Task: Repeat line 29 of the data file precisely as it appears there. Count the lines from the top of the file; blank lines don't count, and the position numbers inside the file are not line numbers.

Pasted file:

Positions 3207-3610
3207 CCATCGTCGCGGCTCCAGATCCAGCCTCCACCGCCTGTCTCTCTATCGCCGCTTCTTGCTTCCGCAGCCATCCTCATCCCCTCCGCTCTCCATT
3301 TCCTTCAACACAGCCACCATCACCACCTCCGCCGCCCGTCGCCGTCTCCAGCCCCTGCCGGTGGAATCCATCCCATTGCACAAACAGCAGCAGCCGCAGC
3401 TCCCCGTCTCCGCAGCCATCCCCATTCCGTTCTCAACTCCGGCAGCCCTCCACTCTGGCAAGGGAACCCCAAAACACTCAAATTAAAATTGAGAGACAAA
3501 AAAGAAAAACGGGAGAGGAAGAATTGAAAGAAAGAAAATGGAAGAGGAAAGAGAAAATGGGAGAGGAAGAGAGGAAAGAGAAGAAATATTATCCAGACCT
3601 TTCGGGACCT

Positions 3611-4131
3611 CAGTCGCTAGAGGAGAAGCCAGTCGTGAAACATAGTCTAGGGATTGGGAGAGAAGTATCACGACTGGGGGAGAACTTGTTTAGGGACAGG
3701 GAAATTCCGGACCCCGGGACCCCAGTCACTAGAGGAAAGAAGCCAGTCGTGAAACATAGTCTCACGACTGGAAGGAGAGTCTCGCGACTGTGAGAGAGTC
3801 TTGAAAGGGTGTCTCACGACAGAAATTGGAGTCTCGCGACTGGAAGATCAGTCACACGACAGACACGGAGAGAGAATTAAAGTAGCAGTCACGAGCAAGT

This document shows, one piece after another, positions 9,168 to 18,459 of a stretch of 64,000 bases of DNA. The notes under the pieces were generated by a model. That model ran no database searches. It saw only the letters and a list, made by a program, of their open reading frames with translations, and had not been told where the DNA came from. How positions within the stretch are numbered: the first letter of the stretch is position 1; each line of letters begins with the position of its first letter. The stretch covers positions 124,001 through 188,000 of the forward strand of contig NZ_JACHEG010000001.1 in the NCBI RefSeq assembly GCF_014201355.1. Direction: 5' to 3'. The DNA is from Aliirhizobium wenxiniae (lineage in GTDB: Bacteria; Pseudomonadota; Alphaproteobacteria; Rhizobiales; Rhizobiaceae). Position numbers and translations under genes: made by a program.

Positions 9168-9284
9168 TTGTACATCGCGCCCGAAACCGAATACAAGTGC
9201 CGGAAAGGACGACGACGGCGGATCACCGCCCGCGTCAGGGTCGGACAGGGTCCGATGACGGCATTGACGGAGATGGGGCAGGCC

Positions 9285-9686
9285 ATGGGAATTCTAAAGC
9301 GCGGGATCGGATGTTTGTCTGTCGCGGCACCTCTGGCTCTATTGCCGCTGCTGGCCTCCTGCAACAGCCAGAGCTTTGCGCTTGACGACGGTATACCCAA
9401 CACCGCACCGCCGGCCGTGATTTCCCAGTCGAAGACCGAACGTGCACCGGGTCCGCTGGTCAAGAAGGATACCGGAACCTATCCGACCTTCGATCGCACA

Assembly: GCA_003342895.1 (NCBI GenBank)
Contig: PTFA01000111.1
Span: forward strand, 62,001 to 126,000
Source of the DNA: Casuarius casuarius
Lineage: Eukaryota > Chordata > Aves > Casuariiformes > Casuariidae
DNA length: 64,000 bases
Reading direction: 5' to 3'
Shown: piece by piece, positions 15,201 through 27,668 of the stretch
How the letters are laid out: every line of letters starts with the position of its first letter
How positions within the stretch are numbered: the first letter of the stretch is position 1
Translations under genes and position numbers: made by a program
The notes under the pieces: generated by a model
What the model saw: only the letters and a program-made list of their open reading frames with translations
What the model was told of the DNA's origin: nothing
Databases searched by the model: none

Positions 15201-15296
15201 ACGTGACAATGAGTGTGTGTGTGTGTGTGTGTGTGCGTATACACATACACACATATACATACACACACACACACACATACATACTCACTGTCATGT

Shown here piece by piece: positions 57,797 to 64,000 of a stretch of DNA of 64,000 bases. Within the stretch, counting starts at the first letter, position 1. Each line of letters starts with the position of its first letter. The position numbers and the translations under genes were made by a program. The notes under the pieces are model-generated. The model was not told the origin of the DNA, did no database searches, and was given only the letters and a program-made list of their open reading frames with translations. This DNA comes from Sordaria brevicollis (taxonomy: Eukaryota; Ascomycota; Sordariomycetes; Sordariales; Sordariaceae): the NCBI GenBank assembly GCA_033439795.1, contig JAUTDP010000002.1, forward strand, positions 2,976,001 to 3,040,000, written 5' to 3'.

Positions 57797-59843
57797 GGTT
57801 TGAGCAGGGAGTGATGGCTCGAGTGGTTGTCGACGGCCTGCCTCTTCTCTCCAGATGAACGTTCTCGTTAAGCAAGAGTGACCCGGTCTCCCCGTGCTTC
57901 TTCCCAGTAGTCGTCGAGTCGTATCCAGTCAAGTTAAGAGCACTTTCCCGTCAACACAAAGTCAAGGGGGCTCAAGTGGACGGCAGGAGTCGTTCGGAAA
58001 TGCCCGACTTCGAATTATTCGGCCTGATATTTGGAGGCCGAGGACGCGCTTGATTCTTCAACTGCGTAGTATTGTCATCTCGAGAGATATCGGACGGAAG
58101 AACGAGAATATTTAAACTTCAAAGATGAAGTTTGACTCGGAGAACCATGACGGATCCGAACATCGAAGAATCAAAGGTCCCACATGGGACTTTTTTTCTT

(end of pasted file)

Translations under genes and position numbers: made by a program